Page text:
This style is practiced mainly by a number of college marching bands, primarily in academically elite or liberal arts schools such as the Ivy League colleges (excepting Cornell University; the Cornell Big Red Marching Band performs in the corps style seen in more traditional bands); Rice University Marching Owl Band (known by its acronym, The MOB); Stanford; Villanova; William & Mary; Humboldt State Marching Lumberjacks; and DePauw University.
Besides school scatter bands, there are other traditional arenas for similar comic treatments of outdoor marching music, such as mummers parades, the pre-Rose-Parade parody known as The Doo Dah Parade, Chinatown parades, Mardi Gras parades, etc.
Stunts, antics, and tomfoolery
Scramble bands are notorious for their irreverent stunts, and some of these prove to be controversial. The most upsetting events usually have consequences (see also: censorship) regardless of whether the band intended such controversy. Listed below are some of the more notable events in scramble band lore:
- The Princeton University Band was attacked by a group of cadets at The Citadel prior to a football game on September 20, 2008, while marching around the campus. Several Citadel officials apologized for the altercation, including The Citadel's President Lt. Gen. John W. Rosa and the student body president; no action was taken by either school against the Band. (The incident ultimately did not prevent The Citadel from visiting Princeton for a football game in September 2009; that game went on without incident from either side.)
- Columbia's altar-boy joke (tuition going down faster than...) at halftime of a football game against Fordham, a nearby Catholic school.
- UVa's Inbred Family Feud gag against West Virginia. This was one of the events which ultimately led to the athletic department barring the band from attending all revenue sports in 2003.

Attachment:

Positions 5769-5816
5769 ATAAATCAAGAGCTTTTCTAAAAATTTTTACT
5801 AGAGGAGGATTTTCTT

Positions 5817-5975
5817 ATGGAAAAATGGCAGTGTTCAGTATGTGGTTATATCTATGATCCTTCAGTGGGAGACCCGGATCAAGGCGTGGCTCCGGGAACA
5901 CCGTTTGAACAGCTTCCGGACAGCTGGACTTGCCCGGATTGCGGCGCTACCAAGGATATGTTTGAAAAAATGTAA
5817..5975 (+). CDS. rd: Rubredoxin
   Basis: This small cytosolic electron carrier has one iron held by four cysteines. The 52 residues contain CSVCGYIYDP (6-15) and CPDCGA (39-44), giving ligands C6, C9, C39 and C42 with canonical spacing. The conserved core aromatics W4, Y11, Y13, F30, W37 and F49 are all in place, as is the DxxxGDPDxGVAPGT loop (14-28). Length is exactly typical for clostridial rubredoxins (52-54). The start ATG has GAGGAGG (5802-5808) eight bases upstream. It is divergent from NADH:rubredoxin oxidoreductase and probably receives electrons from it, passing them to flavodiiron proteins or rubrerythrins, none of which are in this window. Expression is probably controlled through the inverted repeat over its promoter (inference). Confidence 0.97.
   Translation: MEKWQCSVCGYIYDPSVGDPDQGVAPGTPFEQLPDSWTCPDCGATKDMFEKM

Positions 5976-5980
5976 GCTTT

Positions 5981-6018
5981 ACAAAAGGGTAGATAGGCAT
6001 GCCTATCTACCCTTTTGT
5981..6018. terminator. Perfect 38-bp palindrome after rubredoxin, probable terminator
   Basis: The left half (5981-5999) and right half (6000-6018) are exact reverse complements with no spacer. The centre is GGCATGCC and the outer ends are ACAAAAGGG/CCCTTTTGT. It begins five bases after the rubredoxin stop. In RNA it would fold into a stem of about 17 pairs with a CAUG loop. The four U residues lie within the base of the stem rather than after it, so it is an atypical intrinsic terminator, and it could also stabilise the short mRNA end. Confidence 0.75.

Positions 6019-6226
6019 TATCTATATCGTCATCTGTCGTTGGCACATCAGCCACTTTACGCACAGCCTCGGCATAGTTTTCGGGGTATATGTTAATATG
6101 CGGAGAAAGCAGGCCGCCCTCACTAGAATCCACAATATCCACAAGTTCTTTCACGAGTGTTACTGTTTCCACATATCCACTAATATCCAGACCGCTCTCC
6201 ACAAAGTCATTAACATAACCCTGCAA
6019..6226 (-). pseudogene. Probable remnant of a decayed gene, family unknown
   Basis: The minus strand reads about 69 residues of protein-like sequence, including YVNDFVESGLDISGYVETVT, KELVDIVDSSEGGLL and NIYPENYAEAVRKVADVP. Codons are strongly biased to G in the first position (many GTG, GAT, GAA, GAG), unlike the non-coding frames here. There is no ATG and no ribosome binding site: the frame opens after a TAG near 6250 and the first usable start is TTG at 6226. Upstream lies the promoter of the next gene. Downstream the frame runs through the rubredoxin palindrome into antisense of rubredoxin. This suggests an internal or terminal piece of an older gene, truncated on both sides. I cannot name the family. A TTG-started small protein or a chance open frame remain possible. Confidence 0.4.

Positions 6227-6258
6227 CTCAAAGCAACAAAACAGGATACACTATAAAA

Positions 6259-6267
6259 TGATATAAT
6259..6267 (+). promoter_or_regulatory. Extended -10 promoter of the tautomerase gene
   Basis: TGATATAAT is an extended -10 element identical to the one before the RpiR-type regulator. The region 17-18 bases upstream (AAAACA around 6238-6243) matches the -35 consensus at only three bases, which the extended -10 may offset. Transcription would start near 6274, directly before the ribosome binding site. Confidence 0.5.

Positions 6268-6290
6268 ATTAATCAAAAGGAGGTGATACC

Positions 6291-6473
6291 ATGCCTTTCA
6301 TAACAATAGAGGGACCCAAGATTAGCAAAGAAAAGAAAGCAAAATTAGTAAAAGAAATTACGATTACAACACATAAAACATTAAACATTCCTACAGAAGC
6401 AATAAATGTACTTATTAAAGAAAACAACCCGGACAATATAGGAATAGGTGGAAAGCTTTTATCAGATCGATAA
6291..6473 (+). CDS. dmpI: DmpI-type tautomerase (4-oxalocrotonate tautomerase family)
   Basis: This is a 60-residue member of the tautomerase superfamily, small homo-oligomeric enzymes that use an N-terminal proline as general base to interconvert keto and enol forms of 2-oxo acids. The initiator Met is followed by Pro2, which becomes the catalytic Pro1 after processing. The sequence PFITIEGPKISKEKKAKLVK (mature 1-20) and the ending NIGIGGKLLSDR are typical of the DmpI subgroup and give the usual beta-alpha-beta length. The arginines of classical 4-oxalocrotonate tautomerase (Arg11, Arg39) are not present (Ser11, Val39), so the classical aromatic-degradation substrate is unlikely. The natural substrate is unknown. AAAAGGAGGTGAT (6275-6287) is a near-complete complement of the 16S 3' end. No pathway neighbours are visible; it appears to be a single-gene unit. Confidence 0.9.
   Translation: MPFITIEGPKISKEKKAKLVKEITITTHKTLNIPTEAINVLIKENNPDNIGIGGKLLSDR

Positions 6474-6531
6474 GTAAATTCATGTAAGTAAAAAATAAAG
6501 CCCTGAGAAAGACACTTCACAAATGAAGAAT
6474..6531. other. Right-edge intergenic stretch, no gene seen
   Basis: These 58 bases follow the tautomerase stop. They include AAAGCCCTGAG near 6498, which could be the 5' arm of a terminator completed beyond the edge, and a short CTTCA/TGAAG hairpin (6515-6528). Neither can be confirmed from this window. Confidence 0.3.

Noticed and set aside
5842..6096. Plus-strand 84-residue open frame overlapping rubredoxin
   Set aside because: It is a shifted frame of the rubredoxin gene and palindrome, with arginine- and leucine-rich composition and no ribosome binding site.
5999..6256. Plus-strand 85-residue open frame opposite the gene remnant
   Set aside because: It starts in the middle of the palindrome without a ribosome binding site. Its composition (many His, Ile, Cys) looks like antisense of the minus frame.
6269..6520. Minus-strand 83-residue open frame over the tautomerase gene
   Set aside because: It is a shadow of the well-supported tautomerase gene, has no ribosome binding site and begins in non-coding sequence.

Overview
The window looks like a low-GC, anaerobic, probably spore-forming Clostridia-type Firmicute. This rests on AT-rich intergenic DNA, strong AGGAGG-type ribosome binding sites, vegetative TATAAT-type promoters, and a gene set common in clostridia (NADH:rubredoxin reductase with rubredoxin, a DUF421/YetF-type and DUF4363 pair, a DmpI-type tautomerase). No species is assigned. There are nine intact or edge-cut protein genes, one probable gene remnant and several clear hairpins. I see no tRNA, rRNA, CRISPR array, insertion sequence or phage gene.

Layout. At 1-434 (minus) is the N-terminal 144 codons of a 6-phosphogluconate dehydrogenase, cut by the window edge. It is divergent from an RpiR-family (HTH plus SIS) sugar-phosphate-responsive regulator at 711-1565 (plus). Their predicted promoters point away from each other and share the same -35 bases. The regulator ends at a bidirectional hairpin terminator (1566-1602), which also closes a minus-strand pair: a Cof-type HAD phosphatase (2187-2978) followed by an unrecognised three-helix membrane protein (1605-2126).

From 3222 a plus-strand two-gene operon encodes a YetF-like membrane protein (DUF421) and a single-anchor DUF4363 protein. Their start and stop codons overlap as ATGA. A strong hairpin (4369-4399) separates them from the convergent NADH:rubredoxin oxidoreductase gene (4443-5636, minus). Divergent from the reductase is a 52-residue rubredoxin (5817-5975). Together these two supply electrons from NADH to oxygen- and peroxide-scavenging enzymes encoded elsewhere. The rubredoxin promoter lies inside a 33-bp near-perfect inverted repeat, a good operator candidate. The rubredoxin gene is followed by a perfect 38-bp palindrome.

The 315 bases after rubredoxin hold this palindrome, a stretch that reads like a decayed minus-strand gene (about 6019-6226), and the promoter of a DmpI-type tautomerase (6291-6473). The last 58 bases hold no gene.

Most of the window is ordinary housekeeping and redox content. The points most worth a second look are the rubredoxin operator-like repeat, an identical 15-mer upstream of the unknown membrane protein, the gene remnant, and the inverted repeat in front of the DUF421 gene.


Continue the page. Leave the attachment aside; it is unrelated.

- The Stanford Band accidentally rushed the field during the Big Game against rival Cal, mistakenly believing the game was over. This memorable accident became known as The Play, and is often seen on highlight reels. The field invasion prompted Cal announcer Joe Starkey to famously shout, "The band is on the field!"
- More recently, Stanford's band was disciplined for a show with jokes about polygamy during a game against Brigham Young University in September 2004.
- The Rice University MOB (Marching Owl Band) launched a weather balloon-based "UFO", eventually tracked by bewildered air traffic controllers.
- Yale was banned from West Point because of the nature of the script to be performed that day. The YPMB responded the following year at Yale, with a halftime show where band members sarcastically announced, "We are all Americans and we are all the same."
- Another Yale halftime featured the marriage of two former band members. ("At Yale, Wedding Band Takes On a New Meaning", New York Times, October 10, 1992.)
- Dartmouth was banned from Holy Cross for a show that involved a Ted Kennedy Triathlon which included the "Ted Kennedy drive and swim," a parody of the Chappaquiddick affair. Members of the Kennedy family were in attendance, and needless to say, were not pleased. The Dartmouth Band was allowed back for the first time in 2004, but did not attend due to a limited travel budget.
- The Lady Godiva Memorial Bnad [sic], made up of engineering students at the University of Toronto, attended the Bloor-Danforth subway opening on February 26, 1966, and "leapt over turnstiles", with 400 students piling onto a train. One student then pulled the emergency power switch, interfering with regular service for more than 5 hours on the first day of the subway line's operation. 
- Michigan Technological University's Huskies Pep Band is banned from playing at rival school Northern Michigan University's campus, allegedly due to taking away home field advantage. The Huskies Pep Band is one of the largest student organizations at the university, with more than 100 students on its active roster. During a 2004 Grand Valley State-Michigan Tech football game at Ann Arbor's Big House, the band performed a Monty Python halftime show, where they played a rendition of Every Sperm is Sacred while forming an egg that was then fertilized by a sousaphonist sperm.
Occasionally, the tables are turned. The Texas A & M Aggies misinterpreted a 1973 performance of Rice's Marching Owl Band and formed an angry mob outside Rice's own stadium, trapping the Owl band inside for hours until police dispersed some of the crowd and allowed the band to exit, transported by food service trucks. (The entire show can be found here .)
In recent years, administrators at many schools have taken steps to rein in their scramble bands' more embarrassing attempts at humor. These have included:
- Requiring approval of show content
- Replacing student leaders with university faculty or staff
- Refusing to allow the band to perform (a step occasionally also taken by a host school during away games)
- Dissolution of the band
- "Engineers pull a slow one." The Ubyssey. Vol. XLVIII, No. 54. Page 1. 1 March 1966.